Shortly after Magersfontein the greater part of the Guides turned back to Colesberg, leaving fifteen of us with Methuen, the services of the whole corps not being required, as Methuen's force was now stationary. Before it left, Methuen paraded the corps and spoke in the warmest terms of the good work it had done. Nevertheless it was their turning back, or being sent back, as it was called, that gave a pretext to the slander that was then started. Later, when his attention was called to the story, Methuen wrote to the Cape Times a most emphatic letter vindicating the corps from the least suspicion, and indignantly denying that the least cause for any had existed. Lord Roberts himself, who came up soon afterwards, wrote a very handsome and decisive letter to the same paper, and since then I don't think we have heard anything about it. The whole story is so ridiculous, considering the way the Guides hate the Boers, and the danger of the services they do, that to any one who knows anything about the corps it is a tale rather to be laughed, at than seriously resented. I saw the other day a letter from Hunter to Rimington, in which the General speaks of the corps with a kind of weighty deliberation that is very satisfactory, mentioning emphatically its "trustworthiness," its "bravery," and its "exceptional and proved value in the field."

Our casualty list so far is about forty per cent., I believe; but this loss, though not light, does not in a Colonial corps give an adequate idea of the service done. All the Colonials, so far as I know (the Australians and South Africans certainly), have much the same qualities that make our enemies so formidable. They have individual intelligence and skill, a faculty for observation, and the habit of thinking for themselves. They are therefore able to take care of themselves in a way which our regular troops, mostly town-bred men, without independent training, cannot do.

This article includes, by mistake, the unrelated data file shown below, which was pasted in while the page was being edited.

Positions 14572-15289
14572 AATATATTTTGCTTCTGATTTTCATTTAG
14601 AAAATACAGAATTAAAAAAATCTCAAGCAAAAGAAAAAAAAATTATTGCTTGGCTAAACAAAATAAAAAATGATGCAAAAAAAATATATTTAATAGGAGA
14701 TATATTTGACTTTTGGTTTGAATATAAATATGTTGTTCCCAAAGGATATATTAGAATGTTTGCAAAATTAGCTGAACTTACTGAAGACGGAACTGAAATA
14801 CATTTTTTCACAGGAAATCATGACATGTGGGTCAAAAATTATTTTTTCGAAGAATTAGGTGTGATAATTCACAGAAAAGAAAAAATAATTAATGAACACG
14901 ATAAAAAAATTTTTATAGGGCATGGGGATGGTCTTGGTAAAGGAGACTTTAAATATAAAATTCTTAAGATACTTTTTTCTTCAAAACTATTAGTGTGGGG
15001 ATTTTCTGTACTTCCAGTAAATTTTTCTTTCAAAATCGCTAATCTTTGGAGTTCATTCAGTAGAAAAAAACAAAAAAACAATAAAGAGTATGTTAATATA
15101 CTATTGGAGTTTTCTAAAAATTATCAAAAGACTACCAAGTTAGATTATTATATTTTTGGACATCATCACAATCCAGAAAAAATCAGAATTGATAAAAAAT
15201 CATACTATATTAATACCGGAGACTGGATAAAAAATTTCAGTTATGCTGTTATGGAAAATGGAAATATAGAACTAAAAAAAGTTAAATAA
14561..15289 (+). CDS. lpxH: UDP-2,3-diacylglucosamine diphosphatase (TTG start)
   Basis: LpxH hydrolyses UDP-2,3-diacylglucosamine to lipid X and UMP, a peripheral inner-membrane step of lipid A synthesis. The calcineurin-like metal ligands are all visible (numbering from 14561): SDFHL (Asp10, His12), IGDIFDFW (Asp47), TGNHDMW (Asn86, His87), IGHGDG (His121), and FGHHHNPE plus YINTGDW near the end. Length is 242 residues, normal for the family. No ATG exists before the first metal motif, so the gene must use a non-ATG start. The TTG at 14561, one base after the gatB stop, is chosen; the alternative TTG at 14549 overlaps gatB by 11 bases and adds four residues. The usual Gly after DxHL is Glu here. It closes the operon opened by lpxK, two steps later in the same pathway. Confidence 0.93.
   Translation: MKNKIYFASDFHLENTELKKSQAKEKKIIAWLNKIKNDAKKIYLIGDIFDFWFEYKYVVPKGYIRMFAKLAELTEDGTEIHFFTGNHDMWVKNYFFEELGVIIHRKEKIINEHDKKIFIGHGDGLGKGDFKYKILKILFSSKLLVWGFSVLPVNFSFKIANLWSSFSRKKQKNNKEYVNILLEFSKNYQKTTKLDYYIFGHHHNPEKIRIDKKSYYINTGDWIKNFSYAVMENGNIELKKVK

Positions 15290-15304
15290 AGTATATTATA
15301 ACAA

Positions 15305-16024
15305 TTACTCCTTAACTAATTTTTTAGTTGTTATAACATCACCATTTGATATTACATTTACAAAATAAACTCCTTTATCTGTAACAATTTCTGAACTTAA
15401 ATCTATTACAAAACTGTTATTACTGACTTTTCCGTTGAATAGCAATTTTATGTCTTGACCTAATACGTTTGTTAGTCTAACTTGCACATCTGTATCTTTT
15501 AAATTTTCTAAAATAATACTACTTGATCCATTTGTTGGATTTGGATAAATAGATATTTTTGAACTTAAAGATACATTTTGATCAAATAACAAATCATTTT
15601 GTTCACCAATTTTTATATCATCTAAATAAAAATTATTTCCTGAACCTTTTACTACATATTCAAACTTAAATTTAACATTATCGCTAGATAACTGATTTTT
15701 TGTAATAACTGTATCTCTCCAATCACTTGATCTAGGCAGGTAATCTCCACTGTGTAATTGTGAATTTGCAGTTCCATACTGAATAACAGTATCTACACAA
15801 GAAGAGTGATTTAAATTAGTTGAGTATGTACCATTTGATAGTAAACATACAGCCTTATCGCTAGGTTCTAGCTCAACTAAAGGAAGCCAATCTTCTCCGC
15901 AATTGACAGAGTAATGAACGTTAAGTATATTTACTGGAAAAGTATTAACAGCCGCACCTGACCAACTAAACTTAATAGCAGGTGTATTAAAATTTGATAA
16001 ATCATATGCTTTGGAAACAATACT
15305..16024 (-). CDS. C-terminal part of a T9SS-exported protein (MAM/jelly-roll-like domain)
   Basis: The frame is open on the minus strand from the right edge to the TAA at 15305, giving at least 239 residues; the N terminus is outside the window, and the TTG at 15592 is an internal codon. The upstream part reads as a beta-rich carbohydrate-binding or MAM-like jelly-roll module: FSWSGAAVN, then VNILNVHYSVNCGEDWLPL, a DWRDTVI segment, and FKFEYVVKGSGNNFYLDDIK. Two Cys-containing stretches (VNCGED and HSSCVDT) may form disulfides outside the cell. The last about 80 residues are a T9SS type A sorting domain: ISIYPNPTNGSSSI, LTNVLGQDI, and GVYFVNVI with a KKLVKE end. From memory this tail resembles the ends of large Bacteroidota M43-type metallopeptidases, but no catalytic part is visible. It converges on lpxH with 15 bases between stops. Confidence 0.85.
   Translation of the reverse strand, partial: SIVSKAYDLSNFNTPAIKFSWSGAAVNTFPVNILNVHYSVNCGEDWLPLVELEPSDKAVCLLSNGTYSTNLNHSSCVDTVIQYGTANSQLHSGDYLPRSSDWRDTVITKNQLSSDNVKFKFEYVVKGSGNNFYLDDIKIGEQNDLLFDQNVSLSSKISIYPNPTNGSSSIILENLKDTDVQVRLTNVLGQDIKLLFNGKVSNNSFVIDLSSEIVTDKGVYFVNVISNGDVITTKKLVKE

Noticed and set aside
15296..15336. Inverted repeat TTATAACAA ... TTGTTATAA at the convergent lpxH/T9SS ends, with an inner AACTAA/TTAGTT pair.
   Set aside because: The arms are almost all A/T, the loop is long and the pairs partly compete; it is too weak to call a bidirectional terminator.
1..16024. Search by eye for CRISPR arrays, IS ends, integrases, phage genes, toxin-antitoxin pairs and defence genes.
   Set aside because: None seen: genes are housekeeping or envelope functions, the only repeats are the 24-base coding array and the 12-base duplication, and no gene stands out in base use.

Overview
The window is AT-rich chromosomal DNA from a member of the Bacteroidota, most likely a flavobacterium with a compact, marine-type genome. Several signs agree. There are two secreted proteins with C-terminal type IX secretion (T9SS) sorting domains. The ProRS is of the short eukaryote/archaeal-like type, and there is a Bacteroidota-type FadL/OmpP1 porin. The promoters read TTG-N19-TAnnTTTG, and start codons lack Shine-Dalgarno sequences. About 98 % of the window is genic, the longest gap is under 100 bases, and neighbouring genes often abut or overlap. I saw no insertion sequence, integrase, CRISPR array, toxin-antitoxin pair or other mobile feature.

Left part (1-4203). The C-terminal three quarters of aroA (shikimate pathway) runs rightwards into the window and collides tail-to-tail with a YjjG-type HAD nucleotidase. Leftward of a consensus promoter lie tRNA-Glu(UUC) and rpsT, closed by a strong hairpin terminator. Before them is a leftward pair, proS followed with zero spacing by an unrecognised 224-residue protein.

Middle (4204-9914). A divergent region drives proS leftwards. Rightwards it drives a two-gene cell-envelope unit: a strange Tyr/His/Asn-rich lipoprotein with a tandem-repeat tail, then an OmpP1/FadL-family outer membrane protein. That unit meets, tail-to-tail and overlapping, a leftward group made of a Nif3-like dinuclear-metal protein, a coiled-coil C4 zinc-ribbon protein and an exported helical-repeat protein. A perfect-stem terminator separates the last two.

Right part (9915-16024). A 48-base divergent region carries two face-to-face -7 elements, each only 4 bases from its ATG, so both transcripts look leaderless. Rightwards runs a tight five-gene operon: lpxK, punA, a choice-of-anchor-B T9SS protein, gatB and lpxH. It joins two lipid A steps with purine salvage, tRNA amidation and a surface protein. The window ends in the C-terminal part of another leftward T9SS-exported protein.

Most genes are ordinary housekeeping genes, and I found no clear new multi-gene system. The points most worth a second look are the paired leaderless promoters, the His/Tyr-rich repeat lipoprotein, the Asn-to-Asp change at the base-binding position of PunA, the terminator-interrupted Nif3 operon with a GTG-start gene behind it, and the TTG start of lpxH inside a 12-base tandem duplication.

The difference comes out chiefly in scouting, including all the flanking and advance guard business, extending for several miles to left and right, and in front and rear of an army column, by which that column feels its way through an enemy's country. The regulars usually carry out these tactics in long lines with wide intervals between the men. But nothing is so conspicuous as a long line of men riding at fifty yards' interval. They can be detected a dozen miles off, and plenty of opportunities will occur for a mobile, cunning enemy like the Boers to lie in ambush and get a shot at the outsider. Our regulars are better at this game than they used to be, but many lives have been lost at it. On the other hand, Colonials adopt more the tactics of a Scotch gillie in a deer forest, whose object is to see, but not to be seen. Sky-lines are avoided and cover taken every advantage of. From places where a good view is to be obtained the country is intently studied; not by a horseman poised in relief like the Achilles statue in Hyde Park, but by a man who has left his horse on the reverse slope and lies hidden among the rocks with his glass. Again, if a farm or suspicious-looking kopje has to be approached, this is partly encircled, and threatened or examined in flank or rear before being occupied; while if the place, a long range of hills for instance, has to be approached in front, a sudden left or right wheel at long range may often draw the enemy's fire. These are a few of the many expedients that sometimes suggest themselves to lessen risk. In all, the first necessity is personal intelligence in the men and the habit of taking notice and thinking for themselves, faculties which the independent, self-reliant life of the Colonials has greatly developed. Just the same holds good when it comes to shooting; choosing cover, keeping oneself hidden, creeping on from point to point without giving the enemy a fair shot, or detecting the probable bushes or rocks behind which an enemy may be lying, or any sign of his whereabouts. The Tommy as he advances is apt to expose himself, because he doesn't think. The Colonial will get to the same spot perhaps quite unperceived. This is why I say that our loss does not give an adequate idea of the work done by the corps. The defence of the conical hill here at Relief's Nek is a good example. Our men hold the hill for several hours before the regulars come up, and lose one man. As soon as the regulars arrive (though by this time the exposed places are known and the enemy located), they begin to lose men, and by the conclusion of the action have lost, I am told, over forty. I think, and have often spoken so highly of our soldiers' courage, that I don't hesitate to point out their weakness. They are lacking in personal intelligence. For all their pluck, they don't know how to look after themselves. There have been, as you will have heard, many cases in which detached parties of our cavalry, mounted infantry, and yeomanry have been cut off and captured. How often has this happened to the Colonials?